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How well did the Seahawks line protect Russell Wilson in 2018?

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NFL: Seattle Seahawks at Los Angeles Rams Gary A. Vasquez-USA TODAY Sports

Fans of the Seattle Seahawks were happy to believe that the offensive line took a step forward in 2018, with Russell Wilson appearing to be better protected. Earlier this offseason I’ve taken a look at how the line performed in various metrics in 2018 compared to years past, and on Tuesday weighed in on social media sharing how the Seahawks line did in 2018 based on PFF’s proprietary Pass Blocking Efficiency metric.

(Author’s note: For those fans who are unfamiliar with PBE, it is a metric that analyzes every pass dropback for an offensive line and grades the unit based on the outcome of the play. If the quarterback is not pressured, the line gets a 100%. If the quarterback is sacked, hit or pressured, the line gets a lower grade for the play. Then all the grades are added together and divided by the number of pass blocking snaps in order to generate an overall grade.)

Fans and observers on Twitter were quick to propose theories or ideas behind what could have caused the decline. There were ideas thrown out there about potentially injuries playing a part in the decline, play calling, the opponent or some other reason. However, one key fact sticks out when looking at this - specifically every single member of the Hawks offensive line with at least 100 pass blocking snaps during both of the samples posted a lower individual PBE during Weeks 10-17.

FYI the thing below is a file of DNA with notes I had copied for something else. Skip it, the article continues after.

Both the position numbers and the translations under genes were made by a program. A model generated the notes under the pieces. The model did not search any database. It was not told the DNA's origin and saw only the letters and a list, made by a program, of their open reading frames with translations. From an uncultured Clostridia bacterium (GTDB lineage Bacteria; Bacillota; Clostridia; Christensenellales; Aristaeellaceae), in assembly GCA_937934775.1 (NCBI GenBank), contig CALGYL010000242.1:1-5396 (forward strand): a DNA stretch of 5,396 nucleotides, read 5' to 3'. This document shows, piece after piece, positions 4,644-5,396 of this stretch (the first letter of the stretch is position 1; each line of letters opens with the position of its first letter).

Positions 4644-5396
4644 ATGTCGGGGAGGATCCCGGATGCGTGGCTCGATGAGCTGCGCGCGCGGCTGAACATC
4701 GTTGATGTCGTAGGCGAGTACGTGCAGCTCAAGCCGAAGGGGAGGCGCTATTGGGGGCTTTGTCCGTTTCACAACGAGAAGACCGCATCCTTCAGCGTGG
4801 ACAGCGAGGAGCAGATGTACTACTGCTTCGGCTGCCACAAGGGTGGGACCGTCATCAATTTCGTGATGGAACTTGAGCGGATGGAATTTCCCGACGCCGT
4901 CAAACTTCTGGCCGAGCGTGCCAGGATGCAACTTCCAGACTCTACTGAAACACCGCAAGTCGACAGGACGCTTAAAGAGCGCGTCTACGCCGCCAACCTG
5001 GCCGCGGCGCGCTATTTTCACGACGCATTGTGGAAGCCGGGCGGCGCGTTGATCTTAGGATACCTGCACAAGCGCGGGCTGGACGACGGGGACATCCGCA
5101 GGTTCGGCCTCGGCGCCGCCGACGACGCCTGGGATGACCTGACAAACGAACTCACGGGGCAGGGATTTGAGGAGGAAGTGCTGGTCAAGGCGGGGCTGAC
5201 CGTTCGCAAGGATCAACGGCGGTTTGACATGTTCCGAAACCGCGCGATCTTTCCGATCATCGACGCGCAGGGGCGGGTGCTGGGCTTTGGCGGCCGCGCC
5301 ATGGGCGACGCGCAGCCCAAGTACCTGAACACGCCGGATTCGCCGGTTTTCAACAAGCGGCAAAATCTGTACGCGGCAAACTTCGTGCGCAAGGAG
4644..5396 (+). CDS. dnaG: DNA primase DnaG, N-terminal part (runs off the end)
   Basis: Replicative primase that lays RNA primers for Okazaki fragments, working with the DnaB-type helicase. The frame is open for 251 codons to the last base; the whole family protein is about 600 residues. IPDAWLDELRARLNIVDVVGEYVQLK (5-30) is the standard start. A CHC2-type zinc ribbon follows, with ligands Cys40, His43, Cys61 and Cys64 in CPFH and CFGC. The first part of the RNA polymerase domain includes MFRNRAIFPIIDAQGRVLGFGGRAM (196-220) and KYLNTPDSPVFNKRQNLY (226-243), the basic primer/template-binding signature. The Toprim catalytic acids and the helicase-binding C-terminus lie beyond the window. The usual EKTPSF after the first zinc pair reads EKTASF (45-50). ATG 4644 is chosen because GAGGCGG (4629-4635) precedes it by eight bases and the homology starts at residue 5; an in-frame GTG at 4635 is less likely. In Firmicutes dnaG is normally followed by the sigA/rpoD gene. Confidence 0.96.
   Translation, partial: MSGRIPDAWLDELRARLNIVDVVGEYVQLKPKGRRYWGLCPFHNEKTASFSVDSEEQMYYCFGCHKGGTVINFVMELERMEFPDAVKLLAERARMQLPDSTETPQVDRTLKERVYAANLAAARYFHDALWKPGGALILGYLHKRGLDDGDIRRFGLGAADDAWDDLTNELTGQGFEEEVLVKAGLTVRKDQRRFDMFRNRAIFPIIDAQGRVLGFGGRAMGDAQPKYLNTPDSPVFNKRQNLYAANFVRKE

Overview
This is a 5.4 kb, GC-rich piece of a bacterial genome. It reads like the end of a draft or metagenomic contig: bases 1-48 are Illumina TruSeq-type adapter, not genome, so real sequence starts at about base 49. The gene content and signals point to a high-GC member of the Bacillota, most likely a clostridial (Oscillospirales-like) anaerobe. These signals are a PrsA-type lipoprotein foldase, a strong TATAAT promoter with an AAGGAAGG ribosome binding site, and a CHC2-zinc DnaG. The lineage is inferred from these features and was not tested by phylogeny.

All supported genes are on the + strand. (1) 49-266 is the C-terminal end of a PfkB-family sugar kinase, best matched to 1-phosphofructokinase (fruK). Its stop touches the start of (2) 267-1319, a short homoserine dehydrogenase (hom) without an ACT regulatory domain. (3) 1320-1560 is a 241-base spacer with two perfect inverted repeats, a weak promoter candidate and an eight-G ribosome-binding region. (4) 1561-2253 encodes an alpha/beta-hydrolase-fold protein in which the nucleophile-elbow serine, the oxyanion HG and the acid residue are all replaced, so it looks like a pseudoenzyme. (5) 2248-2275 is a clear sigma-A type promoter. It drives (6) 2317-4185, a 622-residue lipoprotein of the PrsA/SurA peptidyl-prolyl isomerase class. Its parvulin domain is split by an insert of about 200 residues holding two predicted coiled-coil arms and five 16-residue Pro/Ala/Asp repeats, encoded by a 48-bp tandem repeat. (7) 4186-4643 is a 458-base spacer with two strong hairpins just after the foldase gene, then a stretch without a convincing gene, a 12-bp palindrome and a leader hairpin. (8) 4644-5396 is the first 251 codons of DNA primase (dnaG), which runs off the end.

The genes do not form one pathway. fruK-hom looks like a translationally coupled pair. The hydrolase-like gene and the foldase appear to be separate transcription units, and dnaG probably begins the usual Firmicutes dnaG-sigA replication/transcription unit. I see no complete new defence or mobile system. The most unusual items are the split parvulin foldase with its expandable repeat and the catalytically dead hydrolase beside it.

That seems to be an indication that the issue wasn’t personnel, and that it was situational. In particular, the fact that the offense was so predictable, as was seen in the article published by former Field Gulls contributor Sean Clement back in March, made it easier for defenses to know when to rush the passer. Specifically, as another former Field Gulls contributor noted on Twitter last month, sack rates are higher on third down compared to earlier downs.

What does that have to do with the Seahawks? Well, let’s take a look at the breakdown of the offensive plays called by the Hawks offense in 2018 in order to understand why third down sack rates are important to the question at hand.

That’s not a difficult table to understand. On first and second down the Seattle offense is much more likely to run the ball. On third down the offense is far more likely to pass the ball. Pressure and sacks are far more likely to occur on third downs, and so on nearly every third down the defense could simply load up to rush the passer with a Nascar package, and the defensive front four could pin their ears back and go.

Add in the trouble that the Seahawks had handling stunts in 2018, and it’s at least one plausible reason behind the slip in PBE from the first half of 2018 to the second half of 2018.

In short, the Seahawks allowed a pressure rate of nearly 50% on stunts during 2018, and defenses are far more likely to stunt when they are certain a defense is going to be passing the ball. Basically, the predictability of the Seattle offense may have allowed defensive coordinators to call stunts on third down in order to create the best opportunity for generating pressure or a sack.

Thus, the question becomes what will change heading into the 2019 season, because if the offense continues to be predictable, allowing defenses to tee off on third down, it could create problems for Seattle. Specifically, getting back to the fact that PBE the Hawks posted in the second half of the 2018 season was 28th in the NFL, the offensive line under Tom Cable finished the 2017 season 26th with Rees Odhiambo starting at left tackle for half the year, including 21st in Weeks 10 through 17.

Basically, while fans and the team have high hopes for the offensive line this season, the unit may face significant risks if the offense is as predictable as it was last season.